/ Help needed making a homemade AA battery pack
I'm looking to make a homemade battery charger (using AAs) to charge a sat phone, mobile etc. It's for an Arctic trip.
I have bought this 8 x AA battery holder with a DC cable: https://www.amazon.co.uk/dp/B00LB76HFS?ref_=pe_3187911_248764861_302_E_DDE_dt_1
I've also got a female DC to USB converter: https://www.amazon.co.uk/dp/B076Q7WBG3?ref_=pe_3187911_248764861_302_E_DDE_dt_1
But on reflection I'm assuming I will have too much power output (8 AA x1.5v=12v) which would damage a phone battery or similar?
How can I reduce the output from the bank of AA's and make it safe to charge basic electronic devices?
> How can I reduce the output from the bank of AA's and make it safe to charge basic electronic devices?
You could make 2 battery packs at 6V each. The device would probably handle 6V (usual disclaimers apply) but the problem is that when the battery voltage drops below 1.25V (5V for 4), the device will stop charging. Alkalines start out at 1.5V but drop down as they drain
The better option would be to buy a 5V USB regulator, which will drop the voltage from anything above approx 7V to 5.2V (you need a bit more than 5V for charging but a USB advertised product should do that). There will be loads of these online of varying price/quality. I would be careful to get one with decent reviews. A decent one will handle a range of voltages, it should work with 8 1.5Vs or 8 1.2Vs (NiMH).
This link should get you started
I guess you want to use an AA pack as these are easy to get hold of wherever you are?
One of these: https://www.amazon.co.uk/JZK-Converter-Voltage-Connectors-charging/dp/B06XSCCLCD (other, similar products are available) will convert 12v from a car battery to 5v for USB charging. I've no idea how efficient they might be, though. They're fine for powering/charging USB appliances from a car's 12v system (I use one to power my dashcam) but it's possible that they would be inefficient and wasteful of the limited capacity of a smaller power source such as a battery of alkaline AA cells.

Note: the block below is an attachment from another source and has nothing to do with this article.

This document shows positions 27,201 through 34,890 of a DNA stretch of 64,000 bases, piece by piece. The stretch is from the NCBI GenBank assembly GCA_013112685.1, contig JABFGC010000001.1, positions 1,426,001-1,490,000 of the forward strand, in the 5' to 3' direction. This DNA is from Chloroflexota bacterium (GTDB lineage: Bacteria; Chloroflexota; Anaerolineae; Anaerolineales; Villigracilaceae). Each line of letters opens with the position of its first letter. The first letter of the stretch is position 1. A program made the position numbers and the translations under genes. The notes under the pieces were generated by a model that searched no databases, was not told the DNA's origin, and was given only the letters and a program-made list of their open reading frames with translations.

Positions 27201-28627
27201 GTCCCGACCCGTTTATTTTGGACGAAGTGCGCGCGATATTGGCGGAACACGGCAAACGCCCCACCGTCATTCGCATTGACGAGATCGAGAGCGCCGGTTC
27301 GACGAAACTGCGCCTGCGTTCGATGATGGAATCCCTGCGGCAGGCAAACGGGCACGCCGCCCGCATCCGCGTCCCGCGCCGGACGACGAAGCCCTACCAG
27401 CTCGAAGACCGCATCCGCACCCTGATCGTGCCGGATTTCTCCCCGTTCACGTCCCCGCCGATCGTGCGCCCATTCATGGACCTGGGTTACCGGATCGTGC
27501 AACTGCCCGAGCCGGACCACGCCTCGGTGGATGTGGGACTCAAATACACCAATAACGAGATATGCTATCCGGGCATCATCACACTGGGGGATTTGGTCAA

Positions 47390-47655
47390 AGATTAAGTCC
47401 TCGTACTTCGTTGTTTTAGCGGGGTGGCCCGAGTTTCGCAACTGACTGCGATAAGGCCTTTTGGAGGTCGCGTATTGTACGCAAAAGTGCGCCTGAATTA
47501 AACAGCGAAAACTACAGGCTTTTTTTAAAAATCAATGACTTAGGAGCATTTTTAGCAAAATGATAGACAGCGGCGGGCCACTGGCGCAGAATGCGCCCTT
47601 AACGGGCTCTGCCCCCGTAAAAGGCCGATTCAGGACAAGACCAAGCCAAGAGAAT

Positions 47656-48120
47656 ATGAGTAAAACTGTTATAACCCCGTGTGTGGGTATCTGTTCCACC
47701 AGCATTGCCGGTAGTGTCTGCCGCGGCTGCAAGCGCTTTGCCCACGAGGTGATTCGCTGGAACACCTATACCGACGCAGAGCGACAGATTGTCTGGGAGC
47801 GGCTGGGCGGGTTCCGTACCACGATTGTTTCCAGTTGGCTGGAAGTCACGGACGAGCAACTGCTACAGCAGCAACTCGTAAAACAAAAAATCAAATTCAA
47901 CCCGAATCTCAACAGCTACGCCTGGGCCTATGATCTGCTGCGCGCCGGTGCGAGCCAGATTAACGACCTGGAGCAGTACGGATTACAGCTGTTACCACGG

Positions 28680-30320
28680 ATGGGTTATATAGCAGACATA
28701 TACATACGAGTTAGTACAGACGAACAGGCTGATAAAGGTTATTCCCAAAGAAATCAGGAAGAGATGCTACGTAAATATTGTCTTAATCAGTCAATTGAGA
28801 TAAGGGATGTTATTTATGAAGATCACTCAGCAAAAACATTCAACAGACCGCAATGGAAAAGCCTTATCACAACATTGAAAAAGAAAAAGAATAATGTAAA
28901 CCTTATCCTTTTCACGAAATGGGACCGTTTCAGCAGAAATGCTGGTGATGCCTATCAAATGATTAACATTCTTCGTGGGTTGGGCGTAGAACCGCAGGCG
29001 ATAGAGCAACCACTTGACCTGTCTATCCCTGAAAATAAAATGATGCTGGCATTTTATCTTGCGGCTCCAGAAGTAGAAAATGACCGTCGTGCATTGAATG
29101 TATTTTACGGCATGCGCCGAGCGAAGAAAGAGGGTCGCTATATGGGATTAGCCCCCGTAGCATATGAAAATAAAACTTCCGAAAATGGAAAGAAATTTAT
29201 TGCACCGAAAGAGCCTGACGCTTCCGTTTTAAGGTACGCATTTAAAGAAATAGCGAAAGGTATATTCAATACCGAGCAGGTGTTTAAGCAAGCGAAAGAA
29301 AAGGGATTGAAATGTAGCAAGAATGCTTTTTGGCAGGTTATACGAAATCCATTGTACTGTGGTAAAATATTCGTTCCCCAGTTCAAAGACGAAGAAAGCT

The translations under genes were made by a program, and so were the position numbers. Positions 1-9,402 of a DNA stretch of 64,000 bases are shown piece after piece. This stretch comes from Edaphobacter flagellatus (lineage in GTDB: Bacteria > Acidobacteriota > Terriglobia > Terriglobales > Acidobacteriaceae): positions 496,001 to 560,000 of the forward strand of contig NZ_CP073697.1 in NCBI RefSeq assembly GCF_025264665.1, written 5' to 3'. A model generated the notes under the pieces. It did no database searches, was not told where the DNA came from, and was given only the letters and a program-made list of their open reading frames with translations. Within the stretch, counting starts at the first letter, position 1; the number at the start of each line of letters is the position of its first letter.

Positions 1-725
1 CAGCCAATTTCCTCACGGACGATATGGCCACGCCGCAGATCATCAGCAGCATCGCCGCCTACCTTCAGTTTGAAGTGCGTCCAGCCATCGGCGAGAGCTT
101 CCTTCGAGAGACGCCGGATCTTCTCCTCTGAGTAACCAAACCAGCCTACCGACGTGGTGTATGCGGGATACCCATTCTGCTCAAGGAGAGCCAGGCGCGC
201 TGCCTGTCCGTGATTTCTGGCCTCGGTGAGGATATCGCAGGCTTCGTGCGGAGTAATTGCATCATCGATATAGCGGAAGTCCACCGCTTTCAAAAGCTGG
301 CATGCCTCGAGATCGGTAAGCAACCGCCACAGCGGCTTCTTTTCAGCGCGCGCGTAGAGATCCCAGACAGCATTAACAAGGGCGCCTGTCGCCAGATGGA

Many thanks Mike that's exactly the sort of thing I was thinking of.
I'll be skiing along the coast of Baffin Island. Solar panels are a hit and miss as we all know, and most power banks aren't much good in -40 unless you constantly keep them on your body.
what makes you think your diy attempt will fare any better in cold conditions? the capacity (mAh) isn't going to be large enough for charging phones with them in series. the way to go with diy powerbanks seems to be to use 3.6v 186500 batteries (eg old laptop batteries) in parallel and then step up to 5v. eg https://www.youtube.com/watch?v=Dk_HBqKl5Qg
yes this, buy a power bank caddy and fit your own batteries, 18650 or even better, 26650. Only buy quality, ie samsung 25r etc. skimp and buy cheap and you’ll regret it as soooo many batteries out there’s fake. it’s big business!
Because I'll take about 80+ Lithium AA cells which I know work quite well when re-warmed after being cold, better than a power bank. Plus if you're one or two power banks drain early on in a trip you're stuffed. I'll be skiing for 40-45 days. A lot of arctic travellers make their whole system AA dependent.
I've seen folks charge sat phones, mobiles and iPods using a homemade 12v batt pack. Human Edge Tech used to make a good one.
interesting, thanks. you could experiment with a car usb socket to see how many phone recharges you get. the trouble with series connection is the capacity stays the same- not much for a single aa